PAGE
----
Cancer-causing chemical taints water after deadly Paradise wildfire
The drinking water in Paradise, Calif., where 85 people died last year in the nation’s worst wildfire in a century, is contaminated with the cancer-causing chemical benzene, officials said.
Officials believe the contamination happened after the November firestorm created a toxic combination of gases in burning homes that got sucked into the water pipes as residents and firefighters heavily drew on water sources to combat the fire, the Sacramento Bee reported Thursday.
Officials say that may explain why benzene, which has been linked to anemia and leukemia, has been found in tests at various spots, rather than from one source in Paradise, which was largely destroyed.
The chemical occurs naturally in fire; is part of crude oil, gasoline and cigarette smoke; and is used to make plastics, synthetic fibers and other products, according to the federal Centers for Disease Control and Prevention.
Melted plastic meters and plastic pipes also may have sent benzene into the system, water officials say.
Paradise Irrigation District officials say they have taken about 500 water samples around town, and they have found benzene 30% of the time.
“It is jaw-dropping,” said Dan Newton of the state Water Resources Control Board. “This is such a huge scale. None of us were prepared for this.”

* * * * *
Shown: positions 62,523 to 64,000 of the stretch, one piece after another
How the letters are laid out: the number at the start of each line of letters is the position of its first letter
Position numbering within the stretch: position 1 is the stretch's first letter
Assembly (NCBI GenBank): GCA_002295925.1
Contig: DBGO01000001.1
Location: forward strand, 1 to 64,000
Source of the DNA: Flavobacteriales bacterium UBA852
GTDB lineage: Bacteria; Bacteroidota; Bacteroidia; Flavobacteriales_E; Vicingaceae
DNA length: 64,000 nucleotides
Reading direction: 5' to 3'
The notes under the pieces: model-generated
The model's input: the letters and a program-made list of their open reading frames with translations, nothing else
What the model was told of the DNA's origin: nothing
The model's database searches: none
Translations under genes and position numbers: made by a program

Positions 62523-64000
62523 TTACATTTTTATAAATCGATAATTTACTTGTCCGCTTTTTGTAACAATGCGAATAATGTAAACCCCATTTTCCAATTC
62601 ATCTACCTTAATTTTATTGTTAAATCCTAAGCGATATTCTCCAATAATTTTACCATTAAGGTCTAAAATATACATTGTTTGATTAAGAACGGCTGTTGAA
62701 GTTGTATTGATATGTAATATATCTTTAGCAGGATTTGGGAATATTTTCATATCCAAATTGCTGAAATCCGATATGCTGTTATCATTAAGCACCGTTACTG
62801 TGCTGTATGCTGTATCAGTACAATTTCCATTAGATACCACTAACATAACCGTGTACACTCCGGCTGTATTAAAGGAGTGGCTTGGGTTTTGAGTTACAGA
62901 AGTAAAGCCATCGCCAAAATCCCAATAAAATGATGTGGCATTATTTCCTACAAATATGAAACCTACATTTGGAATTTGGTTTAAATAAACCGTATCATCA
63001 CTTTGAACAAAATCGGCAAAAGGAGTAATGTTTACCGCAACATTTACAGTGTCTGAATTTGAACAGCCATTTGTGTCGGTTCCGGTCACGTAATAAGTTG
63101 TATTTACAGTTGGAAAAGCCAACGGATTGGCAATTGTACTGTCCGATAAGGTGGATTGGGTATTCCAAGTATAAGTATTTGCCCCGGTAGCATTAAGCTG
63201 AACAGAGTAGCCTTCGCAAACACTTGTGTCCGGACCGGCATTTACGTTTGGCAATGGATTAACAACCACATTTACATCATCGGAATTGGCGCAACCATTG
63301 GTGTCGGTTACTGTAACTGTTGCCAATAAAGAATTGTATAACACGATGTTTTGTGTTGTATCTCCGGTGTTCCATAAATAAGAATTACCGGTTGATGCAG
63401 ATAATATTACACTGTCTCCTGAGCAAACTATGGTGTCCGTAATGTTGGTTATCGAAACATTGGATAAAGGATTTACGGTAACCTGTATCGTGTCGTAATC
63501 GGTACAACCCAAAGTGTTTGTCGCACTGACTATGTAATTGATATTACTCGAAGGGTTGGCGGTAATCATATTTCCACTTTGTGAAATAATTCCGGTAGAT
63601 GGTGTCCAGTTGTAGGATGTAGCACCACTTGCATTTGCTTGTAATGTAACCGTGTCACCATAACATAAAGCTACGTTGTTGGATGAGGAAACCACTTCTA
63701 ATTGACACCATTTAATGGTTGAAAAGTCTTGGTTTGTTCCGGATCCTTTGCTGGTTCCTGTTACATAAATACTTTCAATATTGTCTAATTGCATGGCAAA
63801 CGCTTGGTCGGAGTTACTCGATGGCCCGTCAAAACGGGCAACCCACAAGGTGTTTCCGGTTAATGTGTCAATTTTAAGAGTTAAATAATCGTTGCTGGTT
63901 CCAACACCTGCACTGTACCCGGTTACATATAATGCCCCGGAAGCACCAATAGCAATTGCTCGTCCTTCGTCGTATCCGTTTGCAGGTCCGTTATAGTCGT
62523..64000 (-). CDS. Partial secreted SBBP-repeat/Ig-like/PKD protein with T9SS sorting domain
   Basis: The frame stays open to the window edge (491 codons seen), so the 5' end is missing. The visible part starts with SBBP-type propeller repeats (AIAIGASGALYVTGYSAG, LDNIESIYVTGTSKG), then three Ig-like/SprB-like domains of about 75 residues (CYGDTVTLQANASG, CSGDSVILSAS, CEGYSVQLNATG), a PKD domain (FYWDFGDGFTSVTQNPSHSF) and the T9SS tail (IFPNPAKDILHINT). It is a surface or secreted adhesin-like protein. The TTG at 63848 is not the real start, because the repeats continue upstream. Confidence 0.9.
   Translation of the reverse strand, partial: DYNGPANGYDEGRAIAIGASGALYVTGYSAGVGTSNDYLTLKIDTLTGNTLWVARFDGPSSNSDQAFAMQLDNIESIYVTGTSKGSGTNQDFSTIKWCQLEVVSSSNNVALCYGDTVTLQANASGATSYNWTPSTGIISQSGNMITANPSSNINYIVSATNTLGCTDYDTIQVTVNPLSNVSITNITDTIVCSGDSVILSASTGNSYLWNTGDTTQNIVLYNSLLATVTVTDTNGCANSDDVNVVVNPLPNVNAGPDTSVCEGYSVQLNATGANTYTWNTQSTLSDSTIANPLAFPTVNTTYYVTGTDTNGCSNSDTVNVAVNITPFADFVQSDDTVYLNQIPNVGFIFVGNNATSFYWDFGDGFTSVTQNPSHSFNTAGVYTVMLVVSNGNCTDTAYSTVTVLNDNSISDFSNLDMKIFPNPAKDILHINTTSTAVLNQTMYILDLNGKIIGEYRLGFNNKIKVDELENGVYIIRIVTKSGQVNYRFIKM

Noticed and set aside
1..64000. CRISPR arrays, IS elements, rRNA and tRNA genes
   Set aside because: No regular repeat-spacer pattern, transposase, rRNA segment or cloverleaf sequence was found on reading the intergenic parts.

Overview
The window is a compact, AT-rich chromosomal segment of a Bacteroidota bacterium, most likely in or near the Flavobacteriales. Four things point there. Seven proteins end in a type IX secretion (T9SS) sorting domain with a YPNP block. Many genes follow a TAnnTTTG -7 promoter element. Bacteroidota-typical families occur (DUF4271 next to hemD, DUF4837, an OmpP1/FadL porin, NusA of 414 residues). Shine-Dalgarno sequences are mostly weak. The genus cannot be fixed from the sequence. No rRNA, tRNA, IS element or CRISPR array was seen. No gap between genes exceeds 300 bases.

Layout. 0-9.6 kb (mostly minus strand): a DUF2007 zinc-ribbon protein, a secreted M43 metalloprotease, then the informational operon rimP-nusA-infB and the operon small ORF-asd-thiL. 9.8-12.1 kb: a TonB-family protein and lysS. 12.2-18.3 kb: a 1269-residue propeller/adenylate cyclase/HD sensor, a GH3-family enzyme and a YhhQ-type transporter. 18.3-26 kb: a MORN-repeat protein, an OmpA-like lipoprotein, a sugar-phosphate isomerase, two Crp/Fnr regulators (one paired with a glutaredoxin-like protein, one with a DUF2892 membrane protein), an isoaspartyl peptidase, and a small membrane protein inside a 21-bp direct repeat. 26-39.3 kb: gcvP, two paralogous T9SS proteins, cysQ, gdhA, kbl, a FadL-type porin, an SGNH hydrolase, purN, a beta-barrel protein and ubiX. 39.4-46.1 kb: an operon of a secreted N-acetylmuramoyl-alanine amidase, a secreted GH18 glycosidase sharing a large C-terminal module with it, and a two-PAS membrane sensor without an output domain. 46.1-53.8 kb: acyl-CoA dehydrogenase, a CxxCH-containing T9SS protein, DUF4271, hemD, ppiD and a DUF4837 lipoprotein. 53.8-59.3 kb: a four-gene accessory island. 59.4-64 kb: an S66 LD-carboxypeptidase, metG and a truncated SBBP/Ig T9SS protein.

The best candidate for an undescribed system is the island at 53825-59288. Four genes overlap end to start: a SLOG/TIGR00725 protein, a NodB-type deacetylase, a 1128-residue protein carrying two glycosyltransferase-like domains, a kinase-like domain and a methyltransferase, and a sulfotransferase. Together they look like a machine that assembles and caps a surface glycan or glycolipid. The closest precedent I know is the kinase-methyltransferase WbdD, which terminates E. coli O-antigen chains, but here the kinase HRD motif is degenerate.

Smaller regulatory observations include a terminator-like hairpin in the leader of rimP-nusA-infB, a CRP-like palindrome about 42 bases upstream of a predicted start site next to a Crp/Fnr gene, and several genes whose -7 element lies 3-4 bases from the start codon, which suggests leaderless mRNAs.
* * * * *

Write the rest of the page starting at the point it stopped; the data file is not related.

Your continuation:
Those who have assessed the problem say the water district may be able to clean pipes to some homes later this year, but it will take two years and up to $300 million before all hillside residents can safely drink, cook or bathe in the water.
About 1,500 of the town’s 27,000 residents are living in the few surviving houses. Water officials have warned them not to drink, cook, bathe or brush their teeth with tap water and to take only quick showers with warm water. Those residents are living on bottled water delivered daily and water tank deliveries.
Norman Stein, 84, drives 15 minutes each week to the water distribution center, loads his trunk with bottles and stacks them in his garage.
He and his wife, Darlene, disagree on the risk posed by their tap water in Paradise. She opened the sink tap to show how clear the water is.
“I could feel an oily substance before. But it’s cleared up now,” she said. “This is good water.”
“Only it’s got benzene in it,” her husband retorted. “I won’t even brush my teeth in that stuff.”
Stein is thinking about buying a purifying system, which some of his friends have done. But water officials have said they don’t know how well in-home filters protect residents if there is benzene in their taps.
Water experts said what happened in Paradise has been detected only once before — during a deadly fire in Santa Rosa last year. They say California must work to ensure the water is safe in Paradise and learn what could protect drinking water in future wildfires.
“This is really just the beginning here,” said Jackson Webster, a Chico State University professor and environmental engineer specializing in the effects of wildfire on water quality. “The fires in Santa Rosa caught people by surprise. Now, it has happened twice. The bells are ringing.”
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